Art Survival is helping students become professional artists

Art 143 instructor, Cybele Rowe (left) critiques Marco Minaya's (right) latest ceramic piece.

Art 143 instructor, Cybele Rowe (left) critiques Marco Minaya’s (right) latest ceramic piece.

Last Spring, Saddleback College introduced Art Survival: From Student to Artist (Art 143), a new art course designed to help student artists develop into working professional artists.

Art 143’s instructor Cybele Rowe has helped her students a number of ways professionally through mentorship, helping them develop a business identity and a building cohesive body of work.

“These kids and these adults were way overdue to move into a professional arena,” she said. “Every one of them were at a level where they could transition their work into income, but they just weren’t doing it.”

Marco Minaya, a sculpture student was one of Art 143’s first’s students. He had worked as a commercial artist in his native country of Peru, but he admits that he was intimidated by business side of the fine art world.

“I came here to Saddleback already being an artist. I find Saddleback a very nurturing school that would allow me to explore other mediums, but I was not coming here being a 17- or 18-year-old that didn’t know what direction to go. I was already an artist myself. I already knew what I wanted, but I was intimidated by the fine art world,” he said.

Marco Minaya test the stability of his in-progress sculpture piece.

Marco Minaya test the stability of his in-progress sculpture piece.

Minaya credits Saddleback for helping him build a strong foundation in sculpture, but addresses that the school needed a class to teach the business side of art.

“I heard that Cybele was teaching this class because I know of here work and had heard of her,” he said. “I wanted to learn that knowledge that was not being passed over to us, of how you navigate in the market of fine art,”

“It does not good being an artist and being out there and struggling and not knowing what to do.”

Leslie Shattuck a jewelry design student had reservations about staying in the class after enrolling.

“I didn’t know if I fit in the class. I think I was the only one working in metals and jewelry, so I didn’t know if I was going to fit the profile of the class, but as it turned out I was fine,” she said.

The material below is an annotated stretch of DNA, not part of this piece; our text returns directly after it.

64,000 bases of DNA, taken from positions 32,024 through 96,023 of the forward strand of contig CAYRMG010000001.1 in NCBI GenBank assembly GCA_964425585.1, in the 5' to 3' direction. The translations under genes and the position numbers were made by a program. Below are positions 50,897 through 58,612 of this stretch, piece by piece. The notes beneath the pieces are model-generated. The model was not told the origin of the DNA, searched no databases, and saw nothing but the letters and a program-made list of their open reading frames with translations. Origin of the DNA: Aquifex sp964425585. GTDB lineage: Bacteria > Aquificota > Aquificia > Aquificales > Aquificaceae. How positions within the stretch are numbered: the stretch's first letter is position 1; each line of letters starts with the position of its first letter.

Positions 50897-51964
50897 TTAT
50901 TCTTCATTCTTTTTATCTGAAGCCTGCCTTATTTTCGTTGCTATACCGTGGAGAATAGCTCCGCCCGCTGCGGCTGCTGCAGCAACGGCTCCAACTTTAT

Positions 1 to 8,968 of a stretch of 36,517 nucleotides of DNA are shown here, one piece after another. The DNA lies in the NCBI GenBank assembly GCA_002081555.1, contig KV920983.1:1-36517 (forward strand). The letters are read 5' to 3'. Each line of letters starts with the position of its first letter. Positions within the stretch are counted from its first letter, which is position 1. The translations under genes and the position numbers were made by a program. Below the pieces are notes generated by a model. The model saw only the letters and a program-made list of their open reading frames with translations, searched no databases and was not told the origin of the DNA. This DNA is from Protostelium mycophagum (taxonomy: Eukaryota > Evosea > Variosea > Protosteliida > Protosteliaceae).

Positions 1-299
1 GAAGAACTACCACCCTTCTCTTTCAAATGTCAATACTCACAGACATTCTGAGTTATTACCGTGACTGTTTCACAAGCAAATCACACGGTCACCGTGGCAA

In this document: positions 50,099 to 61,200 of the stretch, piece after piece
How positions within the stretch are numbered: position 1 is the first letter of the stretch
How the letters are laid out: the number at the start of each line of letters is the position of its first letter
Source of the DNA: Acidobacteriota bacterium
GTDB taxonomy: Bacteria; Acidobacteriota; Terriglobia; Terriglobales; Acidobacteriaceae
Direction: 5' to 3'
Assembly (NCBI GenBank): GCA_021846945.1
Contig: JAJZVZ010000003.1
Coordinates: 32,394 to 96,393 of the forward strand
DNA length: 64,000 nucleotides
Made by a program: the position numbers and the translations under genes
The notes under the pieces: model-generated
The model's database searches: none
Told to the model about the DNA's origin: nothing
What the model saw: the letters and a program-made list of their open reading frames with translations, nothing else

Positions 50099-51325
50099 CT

Shattuck said she initially struggled in the class. Shattuck now has a website up named Oceangirl.com which specializes in jewelry that is influenced by the life in the ocean.

“She got on us, for not producing and not getting out there to galleries. Personally I have a real aversion to going out and selling and basically its just a lack of confidence, so she addressed all that and she made us start a new line,” she said. “She works on almost every single part of marketing your art which I never had any training in that and they never talk about it.”

Shattuck now has a website up named Oceangirl.com which specializes in jewelry that is influenced by the life in the ocean.

Lauren Valantine, another Art 143 student also has a newly-created website and business cards. She also has a better understanding of how to make a living with her creativity.

“I have done many ventures in many different creative areas and never quite knew what to do next. I had the creative ground, but not the business side,” she said. “Its fine creating work, but then what do you do with it?” she said.

Valantine now has a website and business cards and a better understanding on how to make a living with her creativity.

All in all, Rowe is pleased with the students’ outcome.

“They all have these different avenues that they all have succeeded in. What they have definitely have done is shifted from where they have been. Which is what this class has been about,” said Rowe.

 

 

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